These findings illustrate the strength, determination, flexibility, creativity and passion of learning disability nurses and show how the COVID-19 pandemic has had negative and positive effects on learning disability nursing practice. Despite the many challenges encountered, participants adapted their practice to meet service users’ needs, intensified patient advocacy as well as their support for one another, and pulled together to keep people connected.
The physical health of service users was a major concern, and the RAG risk-rating system was found to be useful for prioritising service users according to need. There were concerns that missed hospital appointments and cancelled surgeries would get lost in the system, but participants developed pragmatic solutions to keep records of missed appointments so they could be re-booked later. Staff well-being was considered equally important and various strategies were adopted to support it. Camaraderie, a sense of pulling together and increased support from management were crucial in maintaining staff morale.
Initially, virtual working presented the greatest challenge. The blurring of boundaries between work and private life increased fatigue, but virtual working was also thought to be a more flexible and time-efficient approach. Participants were grateful for the quick response of their organisations in terms of providing support and PPE supplies. In inpatient settings, iPads were used successfully to keep service users connected with their families. However, participants felt that service users had been digitally excluded because of the challenges posed to them by virtual communication. Staff found innovative ways – such as posting videos on social media – of assisting service users to understand the risks of COVID-19 and the need for PPE.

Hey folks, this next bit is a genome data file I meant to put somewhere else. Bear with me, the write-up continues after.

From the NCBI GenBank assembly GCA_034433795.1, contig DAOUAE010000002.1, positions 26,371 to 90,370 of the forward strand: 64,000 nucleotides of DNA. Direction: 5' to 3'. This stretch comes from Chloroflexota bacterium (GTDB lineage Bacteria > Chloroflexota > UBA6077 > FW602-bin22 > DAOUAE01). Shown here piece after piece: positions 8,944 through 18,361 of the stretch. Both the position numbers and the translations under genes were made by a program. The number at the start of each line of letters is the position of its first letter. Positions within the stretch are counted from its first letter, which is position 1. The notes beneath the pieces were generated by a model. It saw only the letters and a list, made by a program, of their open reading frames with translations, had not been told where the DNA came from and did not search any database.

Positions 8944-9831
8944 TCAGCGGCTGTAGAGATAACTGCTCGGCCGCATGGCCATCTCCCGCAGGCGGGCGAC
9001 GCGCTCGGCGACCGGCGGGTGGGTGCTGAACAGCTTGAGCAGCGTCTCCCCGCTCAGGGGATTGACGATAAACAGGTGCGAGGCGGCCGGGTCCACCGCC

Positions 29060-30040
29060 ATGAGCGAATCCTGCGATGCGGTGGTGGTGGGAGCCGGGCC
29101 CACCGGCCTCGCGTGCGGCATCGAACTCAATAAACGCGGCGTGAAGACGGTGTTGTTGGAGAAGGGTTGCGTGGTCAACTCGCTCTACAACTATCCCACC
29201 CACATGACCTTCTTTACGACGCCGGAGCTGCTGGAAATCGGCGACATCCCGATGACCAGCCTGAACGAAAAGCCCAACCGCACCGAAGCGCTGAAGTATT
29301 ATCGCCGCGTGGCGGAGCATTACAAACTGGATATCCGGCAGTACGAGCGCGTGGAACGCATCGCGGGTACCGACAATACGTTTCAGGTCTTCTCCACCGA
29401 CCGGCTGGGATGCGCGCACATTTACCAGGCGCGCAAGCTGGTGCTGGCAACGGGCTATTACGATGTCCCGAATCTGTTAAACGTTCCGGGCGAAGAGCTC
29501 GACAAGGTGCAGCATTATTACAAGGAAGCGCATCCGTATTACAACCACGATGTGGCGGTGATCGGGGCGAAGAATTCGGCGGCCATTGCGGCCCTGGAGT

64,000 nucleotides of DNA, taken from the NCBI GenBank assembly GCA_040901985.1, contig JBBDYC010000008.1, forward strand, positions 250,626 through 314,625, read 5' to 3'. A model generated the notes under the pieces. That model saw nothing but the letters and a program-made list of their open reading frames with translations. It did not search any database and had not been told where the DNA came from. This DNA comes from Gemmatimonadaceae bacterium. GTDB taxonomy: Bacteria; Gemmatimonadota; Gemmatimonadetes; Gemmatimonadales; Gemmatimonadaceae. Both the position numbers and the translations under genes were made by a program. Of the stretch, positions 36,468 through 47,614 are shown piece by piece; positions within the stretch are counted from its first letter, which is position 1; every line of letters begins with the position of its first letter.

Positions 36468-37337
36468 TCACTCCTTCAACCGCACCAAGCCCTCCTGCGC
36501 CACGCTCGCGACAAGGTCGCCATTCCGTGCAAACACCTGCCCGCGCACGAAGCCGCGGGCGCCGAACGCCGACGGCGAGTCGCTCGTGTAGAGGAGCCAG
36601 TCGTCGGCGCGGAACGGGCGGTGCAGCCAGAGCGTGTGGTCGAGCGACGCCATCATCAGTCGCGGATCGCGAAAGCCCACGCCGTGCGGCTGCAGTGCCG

While reflective discussions via video conferencing were considered an appropriate method to safely share views and experiences, in some discussions the group dynamics may have limited participants’ contributions.
The 26 participants were mostly working in the community and only five of them were working in – or had been redeployed to – inpatient settings. This limited the discussion and reflection on the experiences of learning disability nurses during the pandemic in inpatient settings.
The insights gained from these reflective discussions further an understanding of how organisations and nurses in the field of learning disability have managed the transformation of services during the first wave of the COVID-19 pandemic. Learning disability nurses responded to COVID-19 by adapting service delivery to become virtual, performing proactive risk assessments with service users to ensure their physical health and well-being was maintained, and coming together as a team to ensure staff well-being did not deteriorate. It is hoped that sharing these narratives will prompt a wider recognition of the unique contribution of learning disability nurses.